What I taught today: molecular biology of bat wings

Hard to believe, I know, but this class actually hangs together and has a plan. A while back, we talked about the whole cis vs. trans debate, and on Monday we went through another prolonged exercise in epistatic analysis in which the students wondered why we don’t just do genetic engineering and sequence analysis to figure out how things work, so today we reviewed a primary research paper by Chris Cretekos (pdf) that teased apart the role of one regulatory element to one gene, Prx1, in modifying the length of limbs. It’s a cool paper, you should read it. It’s kind of hard to replicate the teaching experience in a blog post, though, because what I did most of the hour was ask questions and coax the students into explaining methods and figures and charts.

I’m afraid that what you’re going to have to do is apply for admission to UMM, register for classes, and take one of my upper level courses. I always have students read papers direct from the scientific literature, and then I torture them with questions until they extract meaning from them. It’s fun!

Although…it would also be cool to have a scientific-paper reading and analysis session at a conference, now wouldn’t it? Especially if it could be done over beer.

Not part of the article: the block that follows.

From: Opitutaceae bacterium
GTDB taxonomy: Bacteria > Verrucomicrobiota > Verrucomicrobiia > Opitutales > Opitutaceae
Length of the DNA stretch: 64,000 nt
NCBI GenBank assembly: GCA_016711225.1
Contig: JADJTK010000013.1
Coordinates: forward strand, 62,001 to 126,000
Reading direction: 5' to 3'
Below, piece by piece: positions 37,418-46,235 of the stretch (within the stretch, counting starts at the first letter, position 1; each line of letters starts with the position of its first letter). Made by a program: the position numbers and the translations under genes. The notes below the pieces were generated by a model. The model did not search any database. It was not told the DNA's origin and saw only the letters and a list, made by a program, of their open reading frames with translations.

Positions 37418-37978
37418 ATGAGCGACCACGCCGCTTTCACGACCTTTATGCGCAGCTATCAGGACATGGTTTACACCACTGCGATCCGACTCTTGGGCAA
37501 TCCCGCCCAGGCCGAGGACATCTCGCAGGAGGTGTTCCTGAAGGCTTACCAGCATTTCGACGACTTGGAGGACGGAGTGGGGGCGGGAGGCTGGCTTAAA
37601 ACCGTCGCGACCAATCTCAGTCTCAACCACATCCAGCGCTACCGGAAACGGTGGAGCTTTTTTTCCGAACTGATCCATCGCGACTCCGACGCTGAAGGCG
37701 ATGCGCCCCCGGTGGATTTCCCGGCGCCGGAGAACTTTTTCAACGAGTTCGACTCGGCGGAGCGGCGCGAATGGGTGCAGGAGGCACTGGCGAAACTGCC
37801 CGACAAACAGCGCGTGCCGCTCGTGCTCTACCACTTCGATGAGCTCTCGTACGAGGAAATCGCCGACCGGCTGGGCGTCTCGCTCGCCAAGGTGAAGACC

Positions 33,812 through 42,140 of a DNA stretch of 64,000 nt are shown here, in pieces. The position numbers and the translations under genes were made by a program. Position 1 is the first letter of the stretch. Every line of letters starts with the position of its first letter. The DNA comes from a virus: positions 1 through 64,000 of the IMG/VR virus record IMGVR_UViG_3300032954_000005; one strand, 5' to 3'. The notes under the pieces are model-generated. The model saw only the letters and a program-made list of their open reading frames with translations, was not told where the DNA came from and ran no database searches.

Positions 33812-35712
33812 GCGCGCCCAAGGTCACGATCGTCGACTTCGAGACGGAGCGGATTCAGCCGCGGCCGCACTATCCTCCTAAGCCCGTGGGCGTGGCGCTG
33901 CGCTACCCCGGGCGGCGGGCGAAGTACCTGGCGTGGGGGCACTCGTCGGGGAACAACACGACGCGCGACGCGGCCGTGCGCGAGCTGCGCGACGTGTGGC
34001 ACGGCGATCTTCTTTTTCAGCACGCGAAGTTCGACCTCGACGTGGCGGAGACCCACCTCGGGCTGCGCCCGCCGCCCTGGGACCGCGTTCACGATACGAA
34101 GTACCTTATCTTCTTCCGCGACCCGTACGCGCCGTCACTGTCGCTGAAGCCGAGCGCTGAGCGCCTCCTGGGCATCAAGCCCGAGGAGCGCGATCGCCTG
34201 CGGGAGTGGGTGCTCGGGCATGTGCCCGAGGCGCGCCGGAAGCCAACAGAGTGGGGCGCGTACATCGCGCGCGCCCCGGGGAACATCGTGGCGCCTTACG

1. mathema says

    That’s pretty awesome. Getting an entire class together is tough, thats cool. I went straight to the math, so I never really took ANY biology (which is kind of odd, now that I think of it, I should’ve taken some electives to learn more about biology while I had the chance).. I would always take electives without labs lol, like certain easy as hell philosophy courses, to make things bearable. It must be cool as doodie to have PZ as your PROF.

  2. Anthony K says

    There’s molecular biology involved? I’d have guessed ‘bat wings’ were more of a function of the surface tension of the water causing the loose scrotal skin to ‘stick’ to the legs, et voilà!

    Since we’re on the subject of things that happen to men as they age, have you any explanations, molecular or otherwise, as to why belly button lint always seems to be blue regardless of the colour of clothing that ostensibly produces it?

  3. Matt G says

    PZ, what do you know about a paper on the same topic involving BMP-2? It’s from the lab of one of my grad school profs, Lee Niswander.